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Military cadets convicted on coup charges released after 6 years in prison

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A number of military cadets who were convicted on coup charges and sentenced to life in prison due to their alleged role in a coup attempt in Turkey in July 2016 have been released from jail after an appeals court overturned their sentences, according to a platform defending the rights of jailed military cadets.

The cadets will be retried and are expected to either get a lighter sentence or be acquitted.

Turkey survived a military coup attempt on July 15, 2016 that claimed the lives of 251 people and was suppressed overnight.

The military cadets were indicted on coup charges for blocking the Fatih Sultan Mehmet Bridge (FSM) over the Bosporus on the night of the coup. The cadets testified that they had no idea that a coup was unfolding and they were just acting on orders from their superiors, who told them there was a terrorist attack.

There were a total of 75 defendants in the trial, 70 of whom were air force cadets. Seventy of the cadets were given aggravated life sentences by an İstanbul court in 2018 on charges of violating the constitution, and arrests warrants had been issued for 55 of them who were not in pre-trial detention. Most of these cadets had fled abroad to avoid jail.

The military cadets committee announced on Twitter on Thursday that a court has decided for the release of “some of their friends” who had been tried regarding the blockade of the FSM bridge on the night of the coup attempt. The committee did not say the exact number of the cadets who would be released, saying that details would be announced later.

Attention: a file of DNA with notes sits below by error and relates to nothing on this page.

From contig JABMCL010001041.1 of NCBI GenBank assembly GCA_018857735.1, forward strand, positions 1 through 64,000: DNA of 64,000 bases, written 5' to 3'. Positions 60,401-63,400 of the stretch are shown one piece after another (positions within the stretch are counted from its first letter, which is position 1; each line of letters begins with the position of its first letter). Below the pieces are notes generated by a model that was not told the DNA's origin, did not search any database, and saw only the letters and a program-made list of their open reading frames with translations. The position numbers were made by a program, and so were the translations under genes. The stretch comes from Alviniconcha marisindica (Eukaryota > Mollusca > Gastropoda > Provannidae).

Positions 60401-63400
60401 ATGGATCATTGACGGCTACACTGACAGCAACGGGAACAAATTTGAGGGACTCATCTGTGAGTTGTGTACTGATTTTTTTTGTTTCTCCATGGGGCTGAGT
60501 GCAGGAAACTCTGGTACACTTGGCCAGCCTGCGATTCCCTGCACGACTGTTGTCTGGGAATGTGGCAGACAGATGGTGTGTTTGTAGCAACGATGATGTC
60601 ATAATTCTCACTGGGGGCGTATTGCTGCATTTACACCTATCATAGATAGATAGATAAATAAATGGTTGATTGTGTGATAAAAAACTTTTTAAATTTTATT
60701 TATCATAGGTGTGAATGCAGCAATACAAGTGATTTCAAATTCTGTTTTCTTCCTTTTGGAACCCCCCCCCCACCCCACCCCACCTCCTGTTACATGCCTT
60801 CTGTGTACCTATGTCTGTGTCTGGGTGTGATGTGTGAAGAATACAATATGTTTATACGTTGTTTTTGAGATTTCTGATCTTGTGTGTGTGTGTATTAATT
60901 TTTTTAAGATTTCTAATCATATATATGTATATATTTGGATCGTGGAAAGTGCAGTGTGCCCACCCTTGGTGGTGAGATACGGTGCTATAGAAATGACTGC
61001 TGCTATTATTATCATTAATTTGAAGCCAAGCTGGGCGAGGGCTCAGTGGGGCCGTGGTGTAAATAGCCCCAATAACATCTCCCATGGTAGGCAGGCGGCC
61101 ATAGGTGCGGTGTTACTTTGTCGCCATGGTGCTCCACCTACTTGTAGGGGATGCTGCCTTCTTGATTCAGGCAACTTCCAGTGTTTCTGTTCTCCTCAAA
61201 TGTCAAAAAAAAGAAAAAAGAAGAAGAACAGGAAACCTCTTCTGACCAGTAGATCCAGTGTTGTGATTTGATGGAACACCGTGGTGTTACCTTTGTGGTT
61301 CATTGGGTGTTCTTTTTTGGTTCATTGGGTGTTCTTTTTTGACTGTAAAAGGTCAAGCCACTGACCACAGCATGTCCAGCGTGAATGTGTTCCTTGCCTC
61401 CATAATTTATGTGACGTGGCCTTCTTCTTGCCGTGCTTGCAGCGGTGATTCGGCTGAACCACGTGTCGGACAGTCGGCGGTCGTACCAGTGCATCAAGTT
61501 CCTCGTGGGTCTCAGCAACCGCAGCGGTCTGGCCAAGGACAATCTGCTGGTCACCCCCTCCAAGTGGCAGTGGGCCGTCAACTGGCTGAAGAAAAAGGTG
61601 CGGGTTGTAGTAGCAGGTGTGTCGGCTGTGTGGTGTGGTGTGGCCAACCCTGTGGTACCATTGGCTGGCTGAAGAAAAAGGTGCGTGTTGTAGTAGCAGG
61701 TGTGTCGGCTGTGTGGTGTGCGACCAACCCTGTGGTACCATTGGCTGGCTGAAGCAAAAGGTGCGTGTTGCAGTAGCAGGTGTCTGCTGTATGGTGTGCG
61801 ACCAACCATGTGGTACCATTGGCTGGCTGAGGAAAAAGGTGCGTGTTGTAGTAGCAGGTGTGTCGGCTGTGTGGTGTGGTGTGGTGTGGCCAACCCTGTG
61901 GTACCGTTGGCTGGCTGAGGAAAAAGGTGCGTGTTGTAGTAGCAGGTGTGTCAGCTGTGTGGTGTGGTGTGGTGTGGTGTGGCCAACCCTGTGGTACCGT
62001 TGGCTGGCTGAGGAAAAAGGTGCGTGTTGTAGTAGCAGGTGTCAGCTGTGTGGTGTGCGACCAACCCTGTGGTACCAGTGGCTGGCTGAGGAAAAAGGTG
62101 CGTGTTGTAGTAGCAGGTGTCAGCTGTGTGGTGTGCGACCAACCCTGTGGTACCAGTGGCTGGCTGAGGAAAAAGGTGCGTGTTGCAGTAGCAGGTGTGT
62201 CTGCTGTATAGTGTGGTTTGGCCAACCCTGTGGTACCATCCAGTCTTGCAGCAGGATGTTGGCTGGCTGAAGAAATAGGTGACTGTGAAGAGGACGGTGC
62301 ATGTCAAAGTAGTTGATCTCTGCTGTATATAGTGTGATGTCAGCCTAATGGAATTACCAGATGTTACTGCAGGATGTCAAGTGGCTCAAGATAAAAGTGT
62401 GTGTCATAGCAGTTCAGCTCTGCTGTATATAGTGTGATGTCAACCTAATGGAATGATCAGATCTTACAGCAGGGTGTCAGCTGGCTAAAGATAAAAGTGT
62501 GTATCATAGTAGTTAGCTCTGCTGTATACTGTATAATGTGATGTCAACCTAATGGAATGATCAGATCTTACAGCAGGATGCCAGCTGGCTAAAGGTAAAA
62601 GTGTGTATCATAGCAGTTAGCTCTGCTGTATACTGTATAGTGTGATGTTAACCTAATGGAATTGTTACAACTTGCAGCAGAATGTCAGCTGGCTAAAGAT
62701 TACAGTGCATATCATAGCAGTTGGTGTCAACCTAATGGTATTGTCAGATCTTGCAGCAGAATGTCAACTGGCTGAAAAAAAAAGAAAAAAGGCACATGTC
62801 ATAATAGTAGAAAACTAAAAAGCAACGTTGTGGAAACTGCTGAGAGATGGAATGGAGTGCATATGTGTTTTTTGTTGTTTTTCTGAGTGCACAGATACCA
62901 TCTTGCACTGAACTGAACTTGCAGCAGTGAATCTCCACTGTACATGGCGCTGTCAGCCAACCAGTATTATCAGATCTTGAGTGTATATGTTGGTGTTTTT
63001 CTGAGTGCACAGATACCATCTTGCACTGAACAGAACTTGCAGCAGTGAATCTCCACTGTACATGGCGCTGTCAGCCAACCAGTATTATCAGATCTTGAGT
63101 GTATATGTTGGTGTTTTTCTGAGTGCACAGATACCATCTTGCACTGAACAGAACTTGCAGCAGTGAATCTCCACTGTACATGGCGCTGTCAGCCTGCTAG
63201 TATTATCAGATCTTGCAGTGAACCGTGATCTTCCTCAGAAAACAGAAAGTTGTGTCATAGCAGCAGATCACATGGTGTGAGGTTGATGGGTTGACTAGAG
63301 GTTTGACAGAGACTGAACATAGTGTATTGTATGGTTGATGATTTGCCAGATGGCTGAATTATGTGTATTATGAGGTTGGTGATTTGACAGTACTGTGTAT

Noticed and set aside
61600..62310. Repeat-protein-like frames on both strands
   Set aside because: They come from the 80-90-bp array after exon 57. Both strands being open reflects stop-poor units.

“We will get all of our friends from there [jail] one day, because we are innocent. Justice is being served, and we are happy about it. A right decision has been made even if it is late,” tweeted the committee.

A total of 259 military cadets were detained on coup charges on July 16, 2016 and were arrested four days later. The cadets were indicted a year after they were put in pretrial detention, and their trial was concluded in 2018. One hundred seventy-eight of the cadets were given life sentences on charges of attempting to overturn the constitutional order and attempting to overthrow the government and parliament by use of force as well as membership in a terrorist organization.

Immediately after the abortive putsch, the Justice and Development Party (AKP) government along with President Recep Tayyip Erdoğan pinned the blame on the faith-based Gülen movement. The movement strongly denies any involvement.

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